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Breaking birth control stigma


Emily Monaco / THE GATEPOST

Emily Monaco

Staff Writer


There’s been a lot of stigma around birth control. But it is more important than ever right now to be informed about our options. A lot of girls start thinking about taking birth control around age 15. I started at 16.


Everybody’s experiences are so different and it shouldn’t be discounted that there can be good and bad. But everything comes with good and bad, and I wish the stigma around birth control would just die down.


As someone who has been on almost every single type of birth control, I can tell you right now it can be a long process of trying to find what’s going to work best for you.


Some people believe birth control is poison (yes and no) and that’s entirely their opinion but that shouldn’t keep it from other people who want to use it.


When I was on hormonal birth control I got very sick - some people react that way from hormones and it turned out I was one of them. And that’s part of the stigma around it - hormones are bad and evil.


Not for everyone! Some people really benefit from them as they can help regulate painful periods or acne.


You don’t have to use hormones either. There are non-hormonal options too (yes, besides condoms) like the copper intrauterine device (IUD). A major stigma around this form of birth control is the pain of insertion. And it is a fair concern because, yes, it does hurt! Depending on your doctor you either can get numbed or you have an uncomfortable time.

I was very lucky to have a doctor who numbed me, and the pain after was the worst part, but it can be manageable.


It took me a while to consider getting an IUD and that was after I had tried four other kinds of birth control. Paragard, which is the IUD I have, is a T-shaped intrauterine device made of plastic and wrapped in copper to prevent pregnancy.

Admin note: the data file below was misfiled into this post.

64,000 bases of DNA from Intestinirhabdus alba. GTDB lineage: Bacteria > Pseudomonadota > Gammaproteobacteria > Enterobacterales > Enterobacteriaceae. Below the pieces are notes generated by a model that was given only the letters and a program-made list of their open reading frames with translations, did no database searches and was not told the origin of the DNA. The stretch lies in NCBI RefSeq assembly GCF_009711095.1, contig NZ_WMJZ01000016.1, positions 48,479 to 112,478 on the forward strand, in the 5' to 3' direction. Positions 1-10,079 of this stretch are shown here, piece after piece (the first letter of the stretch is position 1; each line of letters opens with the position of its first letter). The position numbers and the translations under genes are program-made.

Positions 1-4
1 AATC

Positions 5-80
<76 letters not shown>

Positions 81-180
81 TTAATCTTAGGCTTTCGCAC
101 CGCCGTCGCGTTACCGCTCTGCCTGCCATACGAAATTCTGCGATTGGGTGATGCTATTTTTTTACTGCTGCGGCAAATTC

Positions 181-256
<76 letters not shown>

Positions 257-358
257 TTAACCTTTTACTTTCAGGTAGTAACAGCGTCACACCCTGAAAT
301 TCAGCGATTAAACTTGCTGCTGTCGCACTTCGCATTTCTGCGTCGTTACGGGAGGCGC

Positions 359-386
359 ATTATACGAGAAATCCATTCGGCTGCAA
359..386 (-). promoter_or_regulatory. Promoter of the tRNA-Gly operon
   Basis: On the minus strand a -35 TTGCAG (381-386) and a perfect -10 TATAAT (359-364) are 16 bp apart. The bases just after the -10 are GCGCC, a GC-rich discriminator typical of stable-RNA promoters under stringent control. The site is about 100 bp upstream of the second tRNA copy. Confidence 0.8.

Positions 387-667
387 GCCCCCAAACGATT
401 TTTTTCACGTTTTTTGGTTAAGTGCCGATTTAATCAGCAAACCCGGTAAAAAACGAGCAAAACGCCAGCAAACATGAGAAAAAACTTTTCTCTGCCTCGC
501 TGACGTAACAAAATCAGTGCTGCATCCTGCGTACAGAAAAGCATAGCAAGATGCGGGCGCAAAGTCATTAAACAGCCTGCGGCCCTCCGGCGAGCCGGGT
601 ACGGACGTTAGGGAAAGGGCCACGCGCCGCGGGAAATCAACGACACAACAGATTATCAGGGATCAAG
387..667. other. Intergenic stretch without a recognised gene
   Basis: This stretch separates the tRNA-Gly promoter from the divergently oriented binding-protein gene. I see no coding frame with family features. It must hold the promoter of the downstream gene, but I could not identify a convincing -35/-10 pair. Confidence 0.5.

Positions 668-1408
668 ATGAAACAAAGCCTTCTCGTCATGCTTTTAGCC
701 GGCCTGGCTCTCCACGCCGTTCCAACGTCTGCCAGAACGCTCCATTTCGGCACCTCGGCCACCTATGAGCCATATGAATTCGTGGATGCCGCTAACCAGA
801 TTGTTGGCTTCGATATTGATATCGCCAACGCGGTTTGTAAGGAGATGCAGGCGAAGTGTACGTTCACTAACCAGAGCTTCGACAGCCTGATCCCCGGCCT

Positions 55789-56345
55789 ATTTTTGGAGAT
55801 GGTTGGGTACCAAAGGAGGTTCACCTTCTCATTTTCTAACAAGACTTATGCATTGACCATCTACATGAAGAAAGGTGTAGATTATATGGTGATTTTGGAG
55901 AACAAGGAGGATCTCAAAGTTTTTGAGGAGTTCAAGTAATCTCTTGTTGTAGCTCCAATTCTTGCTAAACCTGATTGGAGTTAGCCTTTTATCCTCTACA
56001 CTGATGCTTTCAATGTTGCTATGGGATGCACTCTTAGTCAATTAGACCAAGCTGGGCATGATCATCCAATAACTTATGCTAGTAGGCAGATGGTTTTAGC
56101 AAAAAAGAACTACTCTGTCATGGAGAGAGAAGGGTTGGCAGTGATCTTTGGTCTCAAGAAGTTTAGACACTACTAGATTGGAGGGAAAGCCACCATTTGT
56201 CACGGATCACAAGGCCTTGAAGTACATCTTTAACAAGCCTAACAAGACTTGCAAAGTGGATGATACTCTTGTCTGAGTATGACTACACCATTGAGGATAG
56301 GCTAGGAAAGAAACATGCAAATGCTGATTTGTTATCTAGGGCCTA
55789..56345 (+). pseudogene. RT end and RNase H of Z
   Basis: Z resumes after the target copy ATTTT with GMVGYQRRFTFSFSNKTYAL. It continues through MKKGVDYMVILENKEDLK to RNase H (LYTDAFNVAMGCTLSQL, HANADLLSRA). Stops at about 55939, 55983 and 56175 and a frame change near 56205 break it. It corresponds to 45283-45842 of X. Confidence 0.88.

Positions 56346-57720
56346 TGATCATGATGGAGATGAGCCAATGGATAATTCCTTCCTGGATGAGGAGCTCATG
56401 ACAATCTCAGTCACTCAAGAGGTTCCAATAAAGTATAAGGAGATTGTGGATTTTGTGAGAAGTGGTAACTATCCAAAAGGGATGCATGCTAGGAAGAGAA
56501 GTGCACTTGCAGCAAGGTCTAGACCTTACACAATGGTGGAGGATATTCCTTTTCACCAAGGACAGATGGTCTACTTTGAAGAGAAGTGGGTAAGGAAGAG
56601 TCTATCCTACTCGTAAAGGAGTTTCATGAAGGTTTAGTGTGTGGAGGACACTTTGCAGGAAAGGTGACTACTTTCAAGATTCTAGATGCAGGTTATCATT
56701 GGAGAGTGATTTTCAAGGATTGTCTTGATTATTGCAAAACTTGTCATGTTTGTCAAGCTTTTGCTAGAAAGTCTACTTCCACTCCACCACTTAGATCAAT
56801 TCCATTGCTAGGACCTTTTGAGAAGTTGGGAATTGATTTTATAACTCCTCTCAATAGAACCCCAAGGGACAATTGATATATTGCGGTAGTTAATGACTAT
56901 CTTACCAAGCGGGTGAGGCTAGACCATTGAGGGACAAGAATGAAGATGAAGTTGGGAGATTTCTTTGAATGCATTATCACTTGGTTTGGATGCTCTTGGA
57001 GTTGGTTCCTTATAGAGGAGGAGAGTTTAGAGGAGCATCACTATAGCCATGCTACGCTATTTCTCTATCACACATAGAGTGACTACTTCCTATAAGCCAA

I had thought about it for a few years before getting it. I even ended up on a subreddit of people who had an IUD so I could get some real experiences before I made my decision.


I was scared.


It is unrealistic for anyone to expect someone to know exactly what they want to do with their body, when there are so many factors involved, without being scared. And it is OK to be scared.


Birth control can be scary because it can be something you don’t understand. Not knowing is scary. The politicians who demonize it and are actively trying to ban it want you to be scared of it.


But being informed about your options is more important now than ever. Birth control is health care whether you use it for preventing pregnancy or regulating your cycle.


The stigma around it is based on fear, and it’s OK to feel a little scared about it if you’re unfamiliar with your options.


At the end of the day, it is a private decision that only you can make.


It’s your body and your choice.


For more information on reproductive health visit https://reproequitynow.org/what-we-do.


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